Scotland

Digital health project Living it Up misses target

The online self-management hub was aimed at the over-50s Image copyright Getty Images
Image caption The online self-management hub was aimed at the over-50s

A £10m online health project has reached less than a third of the people it set out to, the BBC has learned.

The Living it Up (LiU) initiative was described as an "online self-management hub" aimed at the over-50s.

It was announced in 2013 with the aim of having 55,000 users across Scotland by May 2015. But it has attracted just 15,000, at a cost of £690 per patient.

NHS 24 said although the service had only 15,000 members, the website averaged 50,000 hits per month.

Search tool

In November 2013, the then Scottish health secretary Alex Neil announced LiU, saying it would use technology to match an individual's needs with professional information, local services and beneficial activities in their community.

He said the initiative would allow health services to be accessed via familiar technology such as televisions, computers, smartphones, tablets and games consoles.

The Living it Up website has a quiz to 'reveal what makes you shine', a search tool to allow users to find community projects and a guide to social media sites like Twitter and Instagram.

It claims to be "useful for those with long-term health conditions, care givers and anyone who wants to improve their health, wellbeing and quality of life".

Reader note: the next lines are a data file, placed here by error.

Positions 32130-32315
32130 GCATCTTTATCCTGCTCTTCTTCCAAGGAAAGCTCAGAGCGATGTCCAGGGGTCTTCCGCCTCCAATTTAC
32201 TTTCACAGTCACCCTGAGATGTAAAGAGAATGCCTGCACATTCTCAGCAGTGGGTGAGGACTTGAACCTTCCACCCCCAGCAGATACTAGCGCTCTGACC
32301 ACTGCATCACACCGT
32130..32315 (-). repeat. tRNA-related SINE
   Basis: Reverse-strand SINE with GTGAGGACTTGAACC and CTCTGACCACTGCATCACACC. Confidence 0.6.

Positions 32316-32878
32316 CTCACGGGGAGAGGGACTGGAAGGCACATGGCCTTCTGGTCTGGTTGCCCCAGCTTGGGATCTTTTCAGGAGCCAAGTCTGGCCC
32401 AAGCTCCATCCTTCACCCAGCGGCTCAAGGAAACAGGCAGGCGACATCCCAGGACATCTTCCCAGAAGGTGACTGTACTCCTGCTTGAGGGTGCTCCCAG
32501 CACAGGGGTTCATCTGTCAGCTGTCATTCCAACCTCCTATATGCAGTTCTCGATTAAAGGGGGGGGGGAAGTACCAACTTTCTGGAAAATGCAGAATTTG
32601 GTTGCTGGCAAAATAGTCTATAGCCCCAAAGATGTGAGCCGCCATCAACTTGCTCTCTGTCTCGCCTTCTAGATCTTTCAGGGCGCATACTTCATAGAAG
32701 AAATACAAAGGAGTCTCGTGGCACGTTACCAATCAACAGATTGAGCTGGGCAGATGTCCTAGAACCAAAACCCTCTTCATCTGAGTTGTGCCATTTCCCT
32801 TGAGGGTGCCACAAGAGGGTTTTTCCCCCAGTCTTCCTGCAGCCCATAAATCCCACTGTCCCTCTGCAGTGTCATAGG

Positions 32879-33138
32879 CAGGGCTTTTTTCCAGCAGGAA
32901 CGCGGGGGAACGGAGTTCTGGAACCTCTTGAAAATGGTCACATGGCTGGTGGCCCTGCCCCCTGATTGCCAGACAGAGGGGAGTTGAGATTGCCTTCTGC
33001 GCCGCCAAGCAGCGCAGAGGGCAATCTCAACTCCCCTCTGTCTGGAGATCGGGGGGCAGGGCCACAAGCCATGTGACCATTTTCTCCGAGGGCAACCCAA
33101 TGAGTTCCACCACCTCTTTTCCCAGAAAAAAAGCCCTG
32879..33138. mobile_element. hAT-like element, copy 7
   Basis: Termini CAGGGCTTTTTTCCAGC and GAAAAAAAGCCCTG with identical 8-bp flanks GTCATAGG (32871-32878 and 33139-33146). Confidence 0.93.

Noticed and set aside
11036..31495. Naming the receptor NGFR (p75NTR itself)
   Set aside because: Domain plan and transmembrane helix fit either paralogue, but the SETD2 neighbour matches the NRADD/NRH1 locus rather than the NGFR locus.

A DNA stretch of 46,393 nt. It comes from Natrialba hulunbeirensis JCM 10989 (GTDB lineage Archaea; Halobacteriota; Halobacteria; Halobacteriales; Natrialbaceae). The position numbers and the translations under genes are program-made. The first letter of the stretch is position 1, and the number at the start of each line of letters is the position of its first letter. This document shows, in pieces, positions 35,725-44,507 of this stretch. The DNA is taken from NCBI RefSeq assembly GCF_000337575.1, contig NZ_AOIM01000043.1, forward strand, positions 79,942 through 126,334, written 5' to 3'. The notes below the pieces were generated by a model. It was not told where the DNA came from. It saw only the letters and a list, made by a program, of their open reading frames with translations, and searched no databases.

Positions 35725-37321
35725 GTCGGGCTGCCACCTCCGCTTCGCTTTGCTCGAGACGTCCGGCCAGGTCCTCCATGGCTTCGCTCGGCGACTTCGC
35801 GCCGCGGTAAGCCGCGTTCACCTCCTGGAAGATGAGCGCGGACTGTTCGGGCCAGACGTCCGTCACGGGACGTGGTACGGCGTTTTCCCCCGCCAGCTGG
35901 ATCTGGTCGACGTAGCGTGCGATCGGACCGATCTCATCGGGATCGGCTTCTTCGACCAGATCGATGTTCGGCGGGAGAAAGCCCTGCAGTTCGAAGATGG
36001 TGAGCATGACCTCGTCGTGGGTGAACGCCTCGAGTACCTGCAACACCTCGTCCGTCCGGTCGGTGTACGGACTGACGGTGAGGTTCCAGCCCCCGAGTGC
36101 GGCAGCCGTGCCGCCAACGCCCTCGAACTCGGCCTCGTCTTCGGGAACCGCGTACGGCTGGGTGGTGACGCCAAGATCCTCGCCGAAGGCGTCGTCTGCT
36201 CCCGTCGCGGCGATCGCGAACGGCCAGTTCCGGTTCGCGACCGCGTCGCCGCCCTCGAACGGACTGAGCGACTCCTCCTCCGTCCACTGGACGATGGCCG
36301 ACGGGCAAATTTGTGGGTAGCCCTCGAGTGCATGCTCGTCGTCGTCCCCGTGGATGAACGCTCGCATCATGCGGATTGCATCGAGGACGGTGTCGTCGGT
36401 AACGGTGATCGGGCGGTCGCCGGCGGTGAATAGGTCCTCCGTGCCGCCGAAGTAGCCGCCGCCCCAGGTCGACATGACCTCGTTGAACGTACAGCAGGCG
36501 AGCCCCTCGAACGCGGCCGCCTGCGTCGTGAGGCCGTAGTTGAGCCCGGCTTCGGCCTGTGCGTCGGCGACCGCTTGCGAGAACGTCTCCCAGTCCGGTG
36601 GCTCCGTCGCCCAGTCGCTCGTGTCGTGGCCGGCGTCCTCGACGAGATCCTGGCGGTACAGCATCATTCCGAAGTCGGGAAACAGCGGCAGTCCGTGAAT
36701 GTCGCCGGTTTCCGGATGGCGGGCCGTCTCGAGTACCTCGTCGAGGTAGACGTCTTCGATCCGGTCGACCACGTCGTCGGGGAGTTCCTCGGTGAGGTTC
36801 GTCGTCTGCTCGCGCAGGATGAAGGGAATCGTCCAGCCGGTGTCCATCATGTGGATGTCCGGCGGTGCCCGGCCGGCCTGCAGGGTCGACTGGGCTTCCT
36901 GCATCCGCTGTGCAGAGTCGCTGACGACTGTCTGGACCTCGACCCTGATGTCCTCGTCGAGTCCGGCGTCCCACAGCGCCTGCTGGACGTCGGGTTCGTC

NHS 24, which manages the project, said it was designed to embed "digital tools within health and care service pathways".

It said this included video consultations and health monitoring at home.

New products

Image caption The website is part of the Living it Up project

In a statement, the NHS 24 Scottish Centre for Telehealth and Telecare said: "The Living it Up (LiU) programme is a pioneering and ambitious project."

However it admitted: "Recruitment has been challenging against the initial profile established at the outset of the programme.

"During the first two years of the programme, there were two cycles - the innovation cycle and the operational cycle. It has been accepted that innovating new products and services while scaling up at the same time is complex.

"Recruitment is picking up significant momentum now that the operational phase has been reached, with a 55% growth over the previous six months."

Living it Up was funded by the Scottish government, the Technology Strategy Board, Scottish Enterprise and Highlands and Islands Enterprise, as well as local health boards and local authorities.

It was given £10.375m funding over three years.

The project is currently available to patients in Forth Valley, Lothian, Moray, the Highlands, Argyll and Bute and the Western Isles.

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